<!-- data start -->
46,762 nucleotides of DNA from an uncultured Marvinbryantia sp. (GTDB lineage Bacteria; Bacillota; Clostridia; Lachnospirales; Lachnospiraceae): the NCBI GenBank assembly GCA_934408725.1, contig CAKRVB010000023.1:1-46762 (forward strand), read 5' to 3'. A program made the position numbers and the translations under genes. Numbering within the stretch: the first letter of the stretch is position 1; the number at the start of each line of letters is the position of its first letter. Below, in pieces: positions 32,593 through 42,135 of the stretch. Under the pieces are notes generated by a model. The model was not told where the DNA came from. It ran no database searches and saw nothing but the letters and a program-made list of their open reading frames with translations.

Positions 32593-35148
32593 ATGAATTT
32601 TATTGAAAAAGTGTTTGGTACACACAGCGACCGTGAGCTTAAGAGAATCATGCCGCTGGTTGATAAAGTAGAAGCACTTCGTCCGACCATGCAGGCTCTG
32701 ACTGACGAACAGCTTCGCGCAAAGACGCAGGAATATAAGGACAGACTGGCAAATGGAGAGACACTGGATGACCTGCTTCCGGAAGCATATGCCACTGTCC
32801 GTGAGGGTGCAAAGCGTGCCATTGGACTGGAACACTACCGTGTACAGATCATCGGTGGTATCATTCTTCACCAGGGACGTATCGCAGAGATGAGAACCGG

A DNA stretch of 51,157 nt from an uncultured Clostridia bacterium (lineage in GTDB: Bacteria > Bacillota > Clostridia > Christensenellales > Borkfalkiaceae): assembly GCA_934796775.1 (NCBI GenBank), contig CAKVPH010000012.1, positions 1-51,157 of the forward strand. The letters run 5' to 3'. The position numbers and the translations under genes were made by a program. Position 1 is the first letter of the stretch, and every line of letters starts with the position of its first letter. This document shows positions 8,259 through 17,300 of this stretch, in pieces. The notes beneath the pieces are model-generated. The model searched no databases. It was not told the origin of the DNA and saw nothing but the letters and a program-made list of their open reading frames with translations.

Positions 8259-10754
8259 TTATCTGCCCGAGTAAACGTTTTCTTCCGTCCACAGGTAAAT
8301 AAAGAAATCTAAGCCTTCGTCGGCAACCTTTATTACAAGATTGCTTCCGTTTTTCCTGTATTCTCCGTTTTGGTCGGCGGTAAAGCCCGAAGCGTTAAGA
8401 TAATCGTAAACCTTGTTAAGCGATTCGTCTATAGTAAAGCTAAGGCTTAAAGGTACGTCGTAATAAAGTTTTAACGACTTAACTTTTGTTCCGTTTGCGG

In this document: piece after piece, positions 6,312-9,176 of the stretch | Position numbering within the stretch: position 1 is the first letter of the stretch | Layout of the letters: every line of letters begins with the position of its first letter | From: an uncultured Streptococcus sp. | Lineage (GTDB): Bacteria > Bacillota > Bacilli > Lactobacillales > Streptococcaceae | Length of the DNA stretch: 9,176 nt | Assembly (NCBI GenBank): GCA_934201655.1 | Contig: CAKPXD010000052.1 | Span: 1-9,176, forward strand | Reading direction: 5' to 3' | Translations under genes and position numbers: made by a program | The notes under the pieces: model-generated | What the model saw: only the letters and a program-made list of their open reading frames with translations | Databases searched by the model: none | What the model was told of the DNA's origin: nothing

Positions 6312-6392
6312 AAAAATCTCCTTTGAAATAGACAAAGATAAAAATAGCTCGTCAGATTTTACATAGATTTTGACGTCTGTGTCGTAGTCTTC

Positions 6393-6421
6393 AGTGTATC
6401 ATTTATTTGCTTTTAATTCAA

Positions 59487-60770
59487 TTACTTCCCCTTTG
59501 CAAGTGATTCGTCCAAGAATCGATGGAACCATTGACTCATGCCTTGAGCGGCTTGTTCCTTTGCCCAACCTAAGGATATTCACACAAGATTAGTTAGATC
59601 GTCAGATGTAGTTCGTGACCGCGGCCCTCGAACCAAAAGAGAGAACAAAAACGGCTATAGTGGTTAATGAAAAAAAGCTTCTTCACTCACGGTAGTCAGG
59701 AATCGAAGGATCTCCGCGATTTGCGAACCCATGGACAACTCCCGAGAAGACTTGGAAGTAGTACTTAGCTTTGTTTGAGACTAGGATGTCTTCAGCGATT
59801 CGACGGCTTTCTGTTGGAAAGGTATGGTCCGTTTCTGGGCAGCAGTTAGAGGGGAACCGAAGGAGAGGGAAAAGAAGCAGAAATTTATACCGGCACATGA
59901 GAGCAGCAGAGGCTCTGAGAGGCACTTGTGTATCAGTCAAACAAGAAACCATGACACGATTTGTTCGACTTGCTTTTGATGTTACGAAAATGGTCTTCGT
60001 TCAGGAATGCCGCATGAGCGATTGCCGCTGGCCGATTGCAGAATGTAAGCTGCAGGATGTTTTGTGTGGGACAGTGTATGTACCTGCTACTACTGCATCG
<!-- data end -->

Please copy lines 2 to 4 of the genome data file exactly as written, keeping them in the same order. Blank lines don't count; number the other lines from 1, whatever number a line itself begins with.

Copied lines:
Positions 32593-35148
32593 ATGAATTT
32601 TATTGAAAAAGTGTTTGGTACACACAGCGACCGTGAGCTTAAGAGAATCATGCCGCTGGTTGATAAAGTAGAAGCACTTCGTCCGACCATGCAGGCTCTG